What shall I render unto the LORD for all his benefits toward me?
I will take the cup of salvation, and call upon the name of the LORD.
I will pay my vows unto the LORD now in the presence of all his people.
Precious in the sight of the LORD is the death of his saints.
O LORD, truly I am your servant; I am your servant, and the son of your handmaid:
you have loosed my bonds.
I will offer to you the sacrifice of thanksgiving, and will call upon the name of the LORD.
I will pay my vows unto the LORD now in the presence of all his people,
In the courts of the LORD’S house, in the midst of you, O Jerusalem. Praise you the LORD.
Що віддам Господу за все, що Він воздав мені?
Чашу спасіння прийму й ім’я Господнє призву.
Молитви мої Господу воздам перед усіма людьми Його.
Чесна перед Господом смерть преподобних Його.
О Господи, я раб Твій, я раб Твій і син рабині Твоєї. Ти розірвав кайдани мої.
Тобі принесу я жертву хваління й ім’я Господнє призву.
Молитви мої Господу воздам перед усіма людьми Його.
У дворах дому Господнього, посеред тебе, Єрусалиме. Алилуя.
Our Parish • Наша Парафія
The Ukrainian Orthodox Church of Saint Anne, Mother of the Theotokos, has been serving the Orthodox community in Scarborough, Ontario since 1958. Saint Anne’s is a parish of the Ukrainian Orthodox Church of Canada, Eastern Eparchy, Toronto District. The Ukrainian Orthodox Church of Canada is a Metropolia in Eucharistic Communion with the Ecumenical Patriarchate of Constantinople, under the omophor of His All Holiness, Patriarch Bartholomew I. The Church has over 240 congregations and missions throughout Canada — in provinces from British Columbia to Quebec, oversees theological training of seminarians enrolled in St. Andrew’s College at the University of Manitoba in Winnipeg — and brings liturgical texts to press through its affiliated publishing company.
Through the prayers and guidance of the Bishop of the Eastern Eparchy, His Grace Bishop Andriy; and the pastoral work of the parish priest, Reverend Father Volodymyr Feskiv, the Ukrainian Orthodox church of St. Anne seeks to realize the mission of Christ’s Living Church.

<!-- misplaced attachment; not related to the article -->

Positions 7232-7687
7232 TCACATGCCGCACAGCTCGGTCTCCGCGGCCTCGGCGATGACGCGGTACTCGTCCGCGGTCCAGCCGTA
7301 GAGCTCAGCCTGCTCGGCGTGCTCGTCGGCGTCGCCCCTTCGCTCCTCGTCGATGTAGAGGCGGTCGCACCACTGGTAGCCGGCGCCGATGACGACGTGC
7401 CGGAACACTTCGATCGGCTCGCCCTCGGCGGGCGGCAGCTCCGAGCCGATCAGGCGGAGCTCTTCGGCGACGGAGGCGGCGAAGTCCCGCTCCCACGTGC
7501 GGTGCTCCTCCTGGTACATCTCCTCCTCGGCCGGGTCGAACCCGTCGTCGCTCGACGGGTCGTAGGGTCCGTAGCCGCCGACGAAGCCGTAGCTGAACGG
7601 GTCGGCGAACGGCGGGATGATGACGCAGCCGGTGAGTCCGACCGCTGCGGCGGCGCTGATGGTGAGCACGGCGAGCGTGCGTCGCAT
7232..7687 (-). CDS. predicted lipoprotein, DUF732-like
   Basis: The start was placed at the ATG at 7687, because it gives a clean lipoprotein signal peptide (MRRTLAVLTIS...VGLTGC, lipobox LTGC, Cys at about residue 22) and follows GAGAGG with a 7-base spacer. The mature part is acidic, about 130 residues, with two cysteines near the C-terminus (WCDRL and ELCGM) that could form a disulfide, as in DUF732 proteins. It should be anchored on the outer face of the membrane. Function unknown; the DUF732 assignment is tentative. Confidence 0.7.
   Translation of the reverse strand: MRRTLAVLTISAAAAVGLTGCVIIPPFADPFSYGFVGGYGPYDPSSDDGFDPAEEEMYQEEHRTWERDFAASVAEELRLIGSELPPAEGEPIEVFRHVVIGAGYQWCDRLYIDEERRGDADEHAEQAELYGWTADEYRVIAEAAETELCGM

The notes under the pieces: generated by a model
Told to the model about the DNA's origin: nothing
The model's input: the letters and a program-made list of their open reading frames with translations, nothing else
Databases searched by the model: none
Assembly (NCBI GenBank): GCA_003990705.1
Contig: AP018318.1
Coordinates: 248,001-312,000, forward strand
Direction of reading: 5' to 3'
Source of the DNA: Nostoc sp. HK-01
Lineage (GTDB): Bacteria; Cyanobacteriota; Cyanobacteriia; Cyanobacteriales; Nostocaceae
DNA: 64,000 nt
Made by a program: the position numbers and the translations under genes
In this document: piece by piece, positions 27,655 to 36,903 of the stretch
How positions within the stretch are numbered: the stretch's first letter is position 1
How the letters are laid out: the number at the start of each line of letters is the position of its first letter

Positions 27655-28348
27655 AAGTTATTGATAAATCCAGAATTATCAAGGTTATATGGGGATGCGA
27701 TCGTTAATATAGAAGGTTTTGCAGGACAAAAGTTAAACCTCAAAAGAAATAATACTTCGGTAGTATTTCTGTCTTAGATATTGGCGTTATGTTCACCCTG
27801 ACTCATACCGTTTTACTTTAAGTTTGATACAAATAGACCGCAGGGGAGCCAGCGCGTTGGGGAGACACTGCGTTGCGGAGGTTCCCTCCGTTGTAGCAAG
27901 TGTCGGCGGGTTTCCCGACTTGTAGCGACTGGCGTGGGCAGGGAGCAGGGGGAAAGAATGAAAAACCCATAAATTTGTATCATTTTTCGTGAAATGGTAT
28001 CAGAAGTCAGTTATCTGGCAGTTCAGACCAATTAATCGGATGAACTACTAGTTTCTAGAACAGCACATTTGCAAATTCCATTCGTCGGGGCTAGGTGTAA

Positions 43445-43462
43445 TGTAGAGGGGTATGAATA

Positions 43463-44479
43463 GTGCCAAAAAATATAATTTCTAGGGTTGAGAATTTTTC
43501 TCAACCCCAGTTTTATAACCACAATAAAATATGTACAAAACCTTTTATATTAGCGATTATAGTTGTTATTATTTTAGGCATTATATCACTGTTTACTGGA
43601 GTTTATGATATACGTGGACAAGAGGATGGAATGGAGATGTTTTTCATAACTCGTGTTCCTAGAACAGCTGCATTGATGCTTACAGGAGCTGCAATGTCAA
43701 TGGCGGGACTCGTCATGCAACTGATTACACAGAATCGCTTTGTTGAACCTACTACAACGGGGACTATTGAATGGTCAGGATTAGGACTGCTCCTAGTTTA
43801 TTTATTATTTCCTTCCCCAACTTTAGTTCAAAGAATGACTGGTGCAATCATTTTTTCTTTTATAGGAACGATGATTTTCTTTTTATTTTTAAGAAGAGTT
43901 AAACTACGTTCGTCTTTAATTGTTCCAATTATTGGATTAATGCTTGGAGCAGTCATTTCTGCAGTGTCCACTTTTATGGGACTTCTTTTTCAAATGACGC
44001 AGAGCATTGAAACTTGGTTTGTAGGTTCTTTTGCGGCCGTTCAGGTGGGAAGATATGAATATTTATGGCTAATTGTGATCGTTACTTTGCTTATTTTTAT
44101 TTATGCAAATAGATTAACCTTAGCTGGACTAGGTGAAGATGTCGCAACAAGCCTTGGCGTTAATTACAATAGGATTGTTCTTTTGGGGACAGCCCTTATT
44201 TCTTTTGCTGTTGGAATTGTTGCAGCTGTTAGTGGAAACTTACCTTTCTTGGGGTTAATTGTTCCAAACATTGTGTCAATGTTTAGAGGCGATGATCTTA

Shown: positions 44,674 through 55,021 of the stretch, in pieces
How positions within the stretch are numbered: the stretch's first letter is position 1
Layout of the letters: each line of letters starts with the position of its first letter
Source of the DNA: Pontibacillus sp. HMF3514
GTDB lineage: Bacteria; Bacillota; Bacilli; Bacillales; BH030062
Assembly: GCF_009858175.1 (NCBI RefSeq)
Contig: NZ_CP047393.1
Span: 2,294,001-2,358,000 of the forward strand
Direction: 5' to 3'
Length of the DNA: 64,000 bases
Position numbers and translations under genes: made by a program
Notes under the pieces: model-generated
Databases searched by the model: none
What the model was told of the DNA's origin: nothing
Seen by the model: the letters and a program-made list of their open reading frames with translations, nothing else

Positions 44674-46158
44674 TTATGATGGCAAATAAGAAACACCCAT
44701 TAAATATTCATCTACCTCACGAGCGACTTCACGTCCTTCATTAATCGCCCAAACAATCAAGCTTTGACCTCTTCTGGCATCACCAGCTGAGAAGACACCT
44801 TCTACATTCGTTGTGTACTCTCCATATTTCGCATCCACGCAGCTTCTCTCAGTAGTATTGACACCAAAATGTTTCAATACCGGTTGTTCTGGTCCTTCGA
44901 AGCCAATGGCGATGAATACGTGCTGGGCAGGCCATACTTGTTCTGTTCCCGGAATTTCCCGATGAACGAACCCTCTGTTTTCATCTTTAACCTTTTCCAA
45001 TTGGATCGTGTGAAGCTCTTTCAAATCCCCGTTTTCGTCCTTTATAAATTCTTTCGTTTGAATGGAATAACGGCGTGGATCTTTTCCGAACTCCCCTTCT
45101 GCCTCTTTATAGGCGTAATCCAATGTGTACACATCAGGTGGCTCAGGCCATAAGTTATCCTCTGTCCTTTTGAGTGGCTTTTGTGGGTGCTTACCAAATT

All are welcome in peace and love.
Feast of the Parish Patron Saint • Храмове Свято
Parishoners of the Ukrainian Orthodox Church of St. Anne, Scarborough, Ontario, with His Grace, Bishop ANDRIY and members of the clergy celebrating the feast of the church’s patron saint, September 15th, 2013.
Why do People Come to Church?
Intentionally or unintentionally, a parish lives by a certain approach, which “speaks” to a specific group (or groups) of people. While this makes the community attractive to newcomers who fit within the paradigm, it also makes it inaccessible to those who do not. Approaches to parish life must be flexible enough to reach out to as broad a range of people as possible. Understanding the varied reasons that people attend church can help parishes in developing effective newcomer outreach initiatives.
Searching for Roots
Some people come to church to be connected with a particular community or faith tradition. For example, in churches that are have specific ethnic or national ties such as the UOCC, people often come to church to stay connected with their ethnic heritage and with the spiritual roots of their ancestors. In this category, we also find those who attend because it is the parish that their forebears founded, or the one in which they were baptised, married, etc.
For people who seek a Church to meet such needs, it is important that the community have direct and visible links to it’s “heritage”. This may come in many different forms: liturgical services; the accommodation in parish life of the historic language of the community with the current language of the believers; regular parish events such as dinners or festal celebrations which cultivate the values, heritage and traditions of a particular ethnic group; and/or longstanding parish groups/committees (parish sisterhood, choir, etc.) whose role is not merely to provide resources but also a place where one can learn the customs and traditions of the community. All of these offer the seeker a sense of “connectedness,” that is, a tangible means of embracing and expressing the “faith of the fathers.”
A Need for Healing
Another group of seekers looks to the Church to find healing and nurture. People go through life with many wounds, some physical, some psychological, emotional, and/or interpersonal. All of these wounds have a spiritual component. In the face of guilt, isolation, regret, torment, these lost sons and daughters of the world come to the Church looking for healing from the spiritual pain with which they are afflicted. Finding deliverance, they then seek to be nurtured and nourished so that they may build up their emotional and spiritual fortitude.